I’ve been pretty excited to talk about another angle I’m working for my project, and that is to try and look at the nutrient niche of bacteria in the gut by using metabolic models built from an organism’s genomic information. Inferring aspects of an organism’s ecology and how it may impact other species in its environment based on high-throughput sequence data has been called Reverse Ecology.

I started this project after reading a pretty cool review from Roie Levy and Elhanan Borenstein.
Their lab used an approach where they used a decomposition algorithm on metabolic networks to identify substrates or nutrients that a bacteria needs to obtain from its environment. They went on to use this information to accurately predict community assembly rules in mouth-associated bacterial communities. I used their methods and found that comparing substrate lists between species predicted in vitro competition more accurately than phylogenetic distance. Here’s a little bit of the data:

Each point is a separate bacterial species, competed against C. difficile in rich media. Competitive Index refers to how much overlap there is between metabolic networks. I didn’t follow this up much further to focus on other projects, but we may come back to it in the future.

What I’ve been working on more recently has been integrating transcriptomic data into genome-scale metabolic models. The methods I’m using are loosely based on some work I read out of Jen Nielsen’s lab. Their approach used a bipartite network architecture with enzyme nodes connecting to substrate nodes. Since substrates only directly connect to enzyme nodes, you are then able to map transcript abundance to their respective enzymes and then make inferences about how in-demand the substrates they act on are. Here’s part of one network I’ve generated as an example:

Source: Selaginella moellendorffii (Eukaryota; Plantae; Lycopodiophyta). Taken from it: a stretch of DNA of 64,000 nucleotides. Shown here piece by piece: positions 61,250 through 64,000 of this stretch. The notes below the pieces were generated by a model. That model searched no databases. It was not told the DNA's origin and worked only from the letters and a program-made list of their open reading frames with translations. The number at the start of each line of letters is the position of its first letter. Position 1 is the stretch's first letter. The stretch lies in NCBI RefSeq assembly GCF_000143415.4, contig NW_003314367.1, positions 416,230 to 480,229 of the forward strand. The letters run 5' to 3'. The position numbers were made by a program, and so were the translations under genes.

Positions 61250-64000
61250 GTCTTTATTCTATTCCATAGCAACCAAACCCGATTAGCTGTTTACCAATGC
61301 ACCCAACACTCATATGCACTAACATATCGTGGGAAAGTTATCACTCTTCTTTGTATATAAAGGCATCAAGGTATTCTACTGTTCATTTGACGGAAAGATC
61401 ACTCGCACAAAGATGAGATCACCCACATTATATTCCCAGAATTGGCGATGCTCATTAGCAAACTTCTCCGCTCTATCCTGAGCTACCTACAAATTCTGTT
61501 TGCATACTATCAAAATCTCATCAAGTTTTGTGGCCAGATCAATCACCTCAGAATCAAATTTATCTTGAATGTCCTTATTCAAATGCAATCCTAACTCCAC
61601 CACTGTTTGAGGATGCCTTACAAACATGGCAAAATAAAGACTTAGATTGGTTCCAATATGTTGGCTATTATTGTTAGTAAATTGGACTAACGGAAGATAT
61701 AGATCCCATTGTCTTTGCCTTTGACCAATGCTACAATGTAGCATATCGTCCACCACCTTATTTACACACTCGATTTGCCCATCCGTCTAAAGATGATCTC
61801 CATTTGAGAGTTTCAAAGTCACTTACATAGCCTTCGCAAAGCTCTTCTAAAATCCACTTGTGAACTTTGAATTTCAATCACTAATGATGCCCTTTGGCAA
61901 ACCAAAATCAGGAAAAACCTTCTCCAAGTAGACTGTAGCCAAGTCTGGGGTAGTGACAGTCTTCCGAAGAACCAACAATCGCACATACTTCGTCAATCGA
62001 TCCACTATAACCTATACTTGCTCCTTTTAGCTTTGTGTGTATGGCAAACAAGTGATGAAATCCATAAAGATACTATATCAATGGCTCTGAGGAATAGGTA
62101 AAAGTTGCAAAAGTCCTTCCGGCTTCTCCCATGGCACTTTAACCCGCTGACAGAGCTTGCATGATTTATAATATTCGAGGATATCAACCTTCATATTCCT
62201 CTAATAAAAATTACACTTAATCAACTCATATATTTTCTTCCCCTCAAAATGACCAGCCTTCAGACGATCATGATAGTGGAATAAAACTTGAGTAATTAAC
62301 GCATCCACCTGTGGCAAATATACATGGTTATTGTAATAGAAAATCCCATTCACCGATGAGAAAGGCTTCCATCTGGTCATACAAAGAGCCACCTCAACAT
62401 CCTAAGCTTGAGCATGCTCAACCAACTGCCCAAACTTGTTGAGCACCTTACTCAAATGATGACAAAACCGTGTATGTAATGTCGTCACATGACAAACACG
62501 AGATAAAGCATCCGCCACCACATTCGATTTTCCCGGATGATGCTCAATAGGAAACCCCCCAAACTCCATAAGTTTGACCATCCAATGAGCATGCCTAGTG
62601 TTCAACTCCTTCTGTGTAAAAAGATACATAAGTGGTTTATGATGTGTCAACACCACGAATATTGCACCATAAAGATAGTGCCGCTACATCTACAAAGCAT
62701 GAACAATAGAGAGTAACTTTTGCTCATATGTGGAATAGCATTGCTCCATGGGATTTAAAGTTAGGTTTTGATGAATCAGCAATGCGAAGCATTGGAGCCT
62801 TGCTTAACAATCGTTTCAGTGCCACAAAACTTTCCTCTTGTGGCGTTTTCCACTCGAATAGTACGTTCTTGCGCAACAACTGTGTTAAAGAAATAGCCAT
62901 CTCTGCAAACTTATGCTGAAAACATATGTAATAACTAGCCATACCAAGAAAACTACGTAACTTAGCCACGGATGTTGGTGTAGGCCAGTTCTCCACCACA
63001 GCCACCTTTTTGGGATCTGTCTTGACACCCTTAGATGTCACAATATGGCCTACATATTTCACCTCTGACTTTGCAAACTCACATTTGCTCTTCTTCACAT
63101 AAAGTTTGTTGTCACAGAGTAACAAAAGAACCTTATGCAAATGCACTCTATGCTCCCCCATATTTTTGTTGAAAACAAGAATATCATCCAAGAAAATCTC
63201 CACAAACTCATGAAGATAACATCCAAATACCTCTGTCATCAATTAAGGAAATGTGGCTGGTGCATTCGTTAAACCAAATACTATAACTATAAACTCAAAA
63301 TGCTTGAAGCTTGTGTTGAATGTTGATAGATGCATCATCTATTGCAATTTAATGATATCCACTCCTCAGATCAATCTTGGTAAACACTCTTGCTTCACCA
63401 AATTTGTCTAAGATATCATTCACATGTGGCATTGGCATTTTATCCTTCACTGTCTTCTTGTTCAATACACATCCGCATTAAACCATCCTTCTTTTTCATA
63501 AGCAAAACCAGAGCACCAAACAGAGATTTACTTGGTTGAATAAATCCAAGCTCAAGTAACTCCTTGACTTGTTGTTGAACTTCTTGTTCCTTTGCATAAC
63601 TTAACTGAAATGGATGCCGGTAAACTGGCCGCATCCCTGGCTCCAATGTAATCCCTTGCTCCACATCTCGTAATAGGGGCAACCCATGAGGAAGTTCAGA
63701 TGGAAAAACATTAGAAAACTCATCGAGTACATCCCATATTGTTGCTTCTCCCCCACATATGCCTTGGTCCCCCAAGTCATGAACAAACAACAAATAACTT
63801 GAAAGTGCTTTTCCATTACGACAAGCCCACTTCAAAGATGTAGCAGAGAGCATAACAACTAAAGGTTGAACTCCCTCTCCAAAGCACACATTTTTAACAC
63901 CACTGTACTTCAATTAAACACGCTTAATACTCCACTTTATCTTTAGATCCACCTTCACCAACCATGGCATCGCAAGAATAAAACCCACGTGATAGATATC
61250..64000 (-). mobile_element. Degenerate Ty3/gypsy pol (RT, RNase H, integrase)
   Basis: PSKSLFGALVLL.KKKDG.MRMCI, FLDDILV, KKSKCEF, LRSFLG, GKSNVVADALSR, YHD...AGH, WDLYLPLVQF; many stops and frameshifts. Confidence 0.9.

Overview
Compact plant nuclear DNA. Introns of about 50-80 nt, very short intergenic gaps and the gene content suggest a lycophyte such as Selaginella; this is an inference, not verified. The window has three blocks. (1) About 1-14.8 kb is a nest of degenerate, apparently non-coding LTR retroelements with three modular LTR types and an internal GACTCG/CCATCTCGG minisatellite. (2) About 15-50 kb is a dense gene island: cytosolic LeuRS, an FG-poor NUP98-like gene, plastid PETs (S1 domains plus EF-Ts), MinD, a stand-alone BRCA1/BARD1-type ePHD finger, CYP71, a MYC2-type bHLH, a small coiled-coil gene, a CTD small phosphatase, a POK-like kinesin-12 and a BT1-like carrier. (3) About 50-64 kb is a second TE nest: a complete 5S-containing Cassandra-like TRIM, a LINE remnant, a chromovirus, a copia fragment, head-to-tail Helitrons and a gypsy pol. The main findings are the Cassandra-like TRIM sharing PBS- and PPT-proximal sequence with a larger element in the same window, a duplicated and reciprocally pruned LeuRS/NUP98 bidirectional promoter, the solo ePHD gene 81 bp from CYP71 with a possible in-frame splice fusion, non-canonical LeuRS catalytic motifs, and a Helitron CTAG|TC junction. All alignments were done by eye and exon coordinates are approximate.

After mapping transcripts to the enzyme (KEGG ortholog) nodes, you can get a read on how important the adjacent substrate nodes are. I’m extending this to infer the nutrient niche of species in the gut. We are working on the analysis and manuscript now so I’ll have a lot more to post soon.

For now, here’s the R code I used to generate the network plot:

# Load igraph package
install.packages("igraph")
library(igraph)

# Define variables
file_name <- '~/bipartite.graph'
nodes_1 <- '~/compound.lst'
nodes_1_label <- 'Substrate'
nodes_2 <- '~/enzyme.lst'
nodes_2_label <- 'KEGG Ortholog'
figure_file <- '~/bipartite.scc.pdf'

# Read in data
graph.file <- read.table(file_name, header = F, sep = '\t')
node_group_1 <- as.vector(read.table(nodes_1, header = F, sep = '\t')$V1)
node_group_2 <- as.vector(read.table(nodes_2, header = F, sep = '\t')$V1)

# Format directed graph
raw.graph <- graph.data.frame(graph.file, directed = T)

# Remove loops and multiple edges to make visualzation easier
simple.graph <- simplify(raw.graph)

# Decompose graph
all.simple.graph <- decompose.graph(simple.graph)

# Get largest component
largest <- which.max(sapply(all.simple.graph, vcount))
largest.simple.graph <- all.simple.graph[[largest]]

# Format data for plotting
V(largest.simple.graph)$size <- 3 # Node size
V(largest.simple.graph)$color <- ifelse(V(largest.simple.graph)$name %in% node_group_2, "blue", "red") # Color nodes
E(largest.simple.graph)$color <- 'gray15' # Color edges

# Plot the network
par(mar=c(0,0,0,0), font=2)
plot(largest.simple.graph, vertex.label = NA, layout = layout.graphopt,
     edge.arrow.size = 0.5, edge.arrow.width = 0.8, vertex.frame.color = 'black')
legend('bottomleft', legend=c(nodes_1_label, nodes_2_label), 
       pt.bg=c('red', 'blue'), col='black', pch=21, pt.cex=3, cex=1.5, bty = "n")

Published Again!

After a long review process, the final publication from my dissertation work is finally published! In it were able to show that not only ...… Continue reading

Major Changes!

Published on August 17, 2017